An Interview with John Prine

Looking back, John Prine realizes he wasn’t quite prepared for what happens when a new artist releases an album that quickly becomes highly celebrated and successful. Before releasing his 1971 self-titled debut—a landmark collection packed with classic tunes—Prine earned grocery money performing weekly at a small Chicago nightclub. After its release, life was never the same. 

“I wasn’t ready at all,” said Prine, during a ninety-minute program at the Country Music Hall of Fame and Museum celebrating his exhibition, It Took Me Years to Get These Souvenirs. “I was really knocked out that I got a record contract that early, but I wouldn’t wish it on anybody. I was really happy in Chicago, making more money than I ever envisioned, and doing that by playing my music. I was making a living and I could sleep late. This, to me, was heaven. I didn’t owe anybody anything. If I had my druthers, I would have rather done that.”

Hosted by music journalist Peter Cooper—in the first interview held in the museum’s new 800-seat CMA Theater—Prine discussed the joys and challenges of a five-decade career as one of America’s most acclaimed singer-songwriters. Dressed stylishly in a dark suit, and pushing through a hoarseness worsened by Nashville’s infamous spring allergies, Prine proved as witty, humane, and self-effacing as he does in song.

 “You cannot write generous, empathetic songs about the human condition unless you’re a generous, perceptive, empathetic person,” Cooper said in his introduction. 

Prine has won a couple of Grammys—“and deserves a couple dozen more,” Cooper said—and has contributed popular songs to the repertoires of Bonnie Raitt, George Strait, Don Williams, Tammy Wynette, and others. But those statistics don’t accurately acknowledge the fervent fan base Prine has built over the years. “The power of Prine goes far beyond charts,” Cooper explained. 

Prine grew up in Maywood, Illinois, but he got a feel for country life through regular visits to the small town of Paradise, Kentucky, in Muhlenberg County, where his mother and father were raised. “To me, it looked like a Walt Disney picture,” he said, explaining that the town had a small main street with two general stores. “It was all magic to me.”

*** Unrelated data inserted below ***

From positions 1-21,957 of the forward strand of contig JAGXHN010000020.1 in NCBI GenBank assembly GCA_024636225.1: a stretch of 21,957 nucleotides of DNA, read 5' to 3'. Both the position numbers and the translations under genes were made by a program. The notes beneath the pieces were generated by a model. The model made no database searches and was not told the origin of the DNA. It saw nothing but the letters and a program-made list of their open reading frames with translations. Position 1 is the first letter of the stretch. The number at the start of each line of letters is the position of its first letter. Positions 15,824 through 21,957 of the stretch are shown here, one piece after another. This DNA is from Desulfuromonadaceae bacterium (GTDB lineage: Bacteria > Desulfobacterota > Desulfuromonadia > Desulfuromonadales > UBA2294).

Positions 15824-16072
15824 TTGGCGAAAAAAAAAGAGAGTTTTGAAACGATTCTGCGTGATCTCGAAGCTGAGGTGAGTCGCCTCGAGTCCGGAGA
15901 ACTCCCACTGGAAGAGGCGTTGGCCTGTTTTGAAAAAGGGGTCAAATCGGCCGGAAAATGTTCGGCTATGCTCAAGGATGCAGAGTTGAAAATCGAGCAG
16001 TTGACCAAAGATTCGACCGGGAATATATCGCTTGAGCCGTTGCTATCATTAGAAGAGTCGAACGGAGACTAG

The town later disappeared when the Green River was dammed to allow boats to reach the mines owned by the Peabody Coal Company—the subject Prine addresses in his song “Paradise.”

His father’s love of country music also influenced him. William Prine would gather his family around the record player or put an old Zenith radio in the window facing south, hoping to improve reception so everyone could listen to the Grand Ole Opry. Prine became a lifetime fan of such artists as Johnny Cash and Hank Williams because of the exposure to them he gained through his father.

Prine started writing songs, he said, when he realized he didn’t measure up to his favorite performers when he sang their hits. “I found out it was easier for me if I made up my own words,” he said with a laugh. “Then I found out that I could impress girls when I made up the words. That’s all it took.”

Taking some questions through the museum’s Facebook and Twitter accounts, Cooper asked Prine if he remembered writing his first song. At age fourteen, he wrote two, “Sour Grapes” and “Frying Pan.” The former had a minor chord in it, he said, making it a folk song. The latter was a country song because it was about a neglected wife who left her husband by placing a goodbye note inside the frying pan on the stove. “She knew, when he got home, it would be the first place he was going to look,” he said. 

Prine also learned to play guitar at age fourteen. His older brother, David, had played the ukulele and guitar and was moving on to the fiddle—which benefited John. “He needed a rhythm player to keep time as he was teaching himself fiddle,” John said. “Once I learned three chords and some Carter Family songs, I was flying. I could write any old song I wanted to.” 

A job delivering mail for the U.S. Post Office gave Prine time to hone his craft. “Once you know you’re on the right street, there really wasn’t that much to the job,” Prine joked. “I used to compare it to being in a library for eight hours with no books. There wasn’t much to do but use your imagination.”